In Europe, on the other hand, the legal regulation on social security was introduced in Germany in 1883-1884.
Road to Int'l Labor Organization
These processes within individual countries necessitated the formation of a union on a global level and, based on this idea, the International Labor Organization (ILO) was established under the Treaty of Versailles in 1919 after World War I.
The ILO, which operated under the umbrella of the United Nations, in the years following the end of World War II, currently has 185 members. Its main purpose was defined as engaging in activities to improve the living and working conditions of employees.
Today, despite the development of legislation to such an extent and the fact that occupational health and safety are highlighted so much, millions of occupational accidents still occur due to negligence, especially amid poor working conditions.
According to ILO data, more than 300 million occupational accidents occur annually. As a result of these accidents, more than 2.3 million people, including children and women, die each year. This figure also shows an average of around 6,300 casualties worldwide each day. This also means that 260 people die every hour and four to five people die every minute.
Case in Turkey
The first regulations for employees to work in healthy conditions in Turkey were implemented in 1865. This regulation regarding mining activities in the northern province of Zonguldak is known as the Dilaver Pasha Regulation.
Subsequently, the Maadin Regulation was developed in 1869, binding all the mines. The main purpose of the regulation was to improve the working conditions of employees, rearrange working times and ensure a healthier environment.
With the industrialization in the Republic Period and the following years, these regulations were improved and became laws. The Labor Law was prepared in the 1930s, covering mainly occupational health and safety issues.
Likewise, in the 1950s, 1960s and 1970s, when industrialization was on the rise, the law was improved and provisions in the relevant fields were enriched.
Occupational health and safety continued to have their share of developments in almost all areas, such as breakthroughs in the period that began after the great economic crisis of 2001 and the rapid development of technology and the gradual increase of industrial branches in the 2000s.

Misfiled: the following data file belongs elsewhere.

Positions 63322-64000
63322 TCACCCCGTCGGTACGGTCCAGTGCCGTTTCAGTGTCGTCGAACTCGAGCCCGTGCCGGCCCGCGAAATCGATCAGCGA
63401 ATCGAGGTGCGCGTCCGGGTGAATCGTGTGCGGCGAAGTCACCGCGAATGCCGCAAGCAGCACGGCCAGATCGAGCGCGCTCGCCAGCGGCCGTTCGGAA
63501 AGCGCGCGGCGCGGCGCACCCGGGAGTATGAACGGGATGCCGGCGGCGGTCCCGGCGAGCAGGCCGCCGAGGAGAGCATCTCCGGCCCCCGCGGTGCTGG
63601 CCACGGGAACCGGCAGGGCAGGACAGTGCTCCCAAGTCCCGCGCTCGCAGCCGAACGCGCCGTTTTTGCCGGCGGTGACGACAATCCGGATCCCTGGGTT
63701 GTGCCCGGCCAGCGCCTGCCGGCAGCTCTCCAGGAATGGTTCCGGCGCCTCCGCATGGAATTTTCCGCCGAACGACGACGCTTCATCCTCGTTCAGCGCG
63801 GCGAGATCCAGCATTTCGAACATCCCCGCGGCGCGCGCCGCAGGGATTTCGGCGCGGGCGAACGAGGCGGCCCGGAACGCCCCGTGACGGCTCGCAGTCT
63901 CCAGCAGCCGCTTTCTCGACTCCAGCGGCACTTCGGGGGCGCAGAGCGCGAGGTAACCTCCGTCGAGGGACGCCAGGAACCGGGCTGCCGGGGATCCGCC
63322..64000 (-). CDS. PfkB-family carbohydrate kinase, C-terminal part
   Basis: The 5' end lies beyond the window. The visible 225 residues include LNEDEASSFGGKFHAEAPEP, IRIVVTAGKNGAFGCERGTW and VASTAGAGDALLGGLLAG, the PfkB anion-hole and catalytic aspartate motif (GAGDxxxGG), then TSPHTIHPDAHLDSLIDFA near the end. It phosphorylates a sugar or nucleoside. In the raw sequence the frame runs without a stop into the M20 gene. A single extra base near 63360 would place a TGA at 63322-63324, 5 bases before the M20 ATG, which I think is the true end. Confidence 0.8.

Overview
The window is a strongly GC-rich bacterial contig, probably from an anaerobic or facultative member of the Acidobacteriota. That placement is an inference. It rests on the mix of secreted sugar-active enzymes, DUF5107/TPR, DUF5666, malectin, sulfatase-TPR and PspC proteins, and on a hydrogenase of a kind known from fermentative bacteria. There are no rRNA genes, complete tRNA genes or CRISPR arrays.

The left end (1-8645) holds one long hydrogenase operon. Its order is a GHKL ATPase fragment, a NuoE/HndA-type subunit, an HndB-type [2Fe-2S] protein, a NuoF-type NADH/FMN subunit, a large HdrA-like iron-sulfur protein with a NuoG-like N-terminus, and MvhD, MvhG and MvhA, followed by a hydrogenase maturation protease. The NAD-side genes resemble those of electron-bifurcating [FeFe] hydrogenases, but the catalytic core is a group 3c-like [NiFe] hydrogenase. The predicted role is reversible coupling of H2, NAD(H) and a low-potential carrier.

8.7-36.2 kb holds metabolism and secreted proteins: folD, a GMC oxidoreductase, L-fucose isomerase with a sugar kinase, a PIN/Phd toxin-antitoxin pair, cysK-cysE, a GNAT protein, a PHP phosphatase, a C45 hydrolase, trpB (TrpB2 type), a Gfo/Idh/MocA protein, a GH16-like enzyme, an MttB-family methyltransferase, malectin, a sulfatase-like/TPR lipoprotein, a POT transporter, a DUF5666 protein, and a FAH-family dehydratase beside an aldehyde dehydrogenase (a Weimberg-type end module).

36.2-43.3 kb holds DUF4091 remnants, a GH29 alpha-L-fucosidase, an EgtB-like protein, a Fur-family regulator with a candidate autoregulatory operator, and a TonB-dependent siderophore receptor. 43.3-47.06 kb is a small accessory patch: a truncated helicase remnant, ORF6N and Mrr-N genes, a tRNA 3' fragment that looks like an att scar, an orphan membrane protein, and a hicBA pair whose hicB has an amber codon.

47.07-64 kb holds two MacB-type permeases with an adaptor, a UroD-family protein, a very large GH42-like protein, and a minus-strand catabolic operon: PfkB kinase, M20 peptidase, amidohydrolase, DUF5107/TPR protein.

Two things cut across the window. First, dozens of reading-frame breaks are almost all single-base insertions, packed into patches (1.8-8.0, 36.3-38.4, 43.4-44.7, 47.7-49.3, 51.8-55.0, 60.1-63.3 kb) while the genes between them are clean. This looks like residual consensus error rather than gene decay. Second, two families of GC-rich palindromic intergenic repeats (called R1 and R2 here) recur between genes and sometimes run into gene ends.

In particular, the regulations made in line with the European Union harmonization target are evident in laws, statutory rules and orders that are suitable for the current conditions.
The biggest step to improve the working environment, fundamental rights and freedoms of employees, reduce working hours to a reasonable level and provide a safer environment was taken in 2012.
During this time period, 11 people died in a fire that broke out in a tent where workers were staying during the construction of a shopping mall in Esenyurt, Istanbul. This was the final straw and a turning point, just like the earthquake-resistant housing construction process launched after the devastating Marmara earthquake in 1999 and the urban transformation mobilization initiated after the Van earthquake in 2011 at the cost of losing power.
It was the same here. This sad incident resulted in a good deed. While provisions on job security generally formed a small part of the Labor Code, they were instrumental in the preparation of a fully independent law in 2012. The Labor Health and Safety Law No. 6331 was introduced to the country. New and comprehensive security rules were set following the deaths of people.
However, improving legislation alone is not enough. The obligations brought by the legislation on European Union standards must be fulfilled by authorities, and the practices in this area must be audited on-site from time to time.
In our country, approximately 200,000-300,000 occupational accidents occur annually. Unfortunately, we lose around 1,500 people in these accidents. In addition, there is an economic loss of TL 30 billion to TL 40 billion ($4 billion to $5 billion) on an annual basis due to expenses such as loss of working days, insurance and compensation.
According to Eurostat data, 3,500 lives were lost in 3.3 million occupational accidents in the EU in 2017. While approximately 878,000 of the work accidents occurred in Germany, the death toll in the country was only 430.
According to Turkey’s Social Security Institution (SGK) data, there has been an increase in occupational accidents and casualties, especially since 2013, when the Occupational Health and Safety Law No. 6331 entered into force. In other words, while 1,300 lives were lost in 190,000 work incidents in 2013, the death toll rose to 1,540 in over 400,000 accidents in 2018. That means four to five people die almost every day. It is also sad that most of these deaths result from construction accidents, which can be prevented by simple measures, such as the use of safety belts or helmets.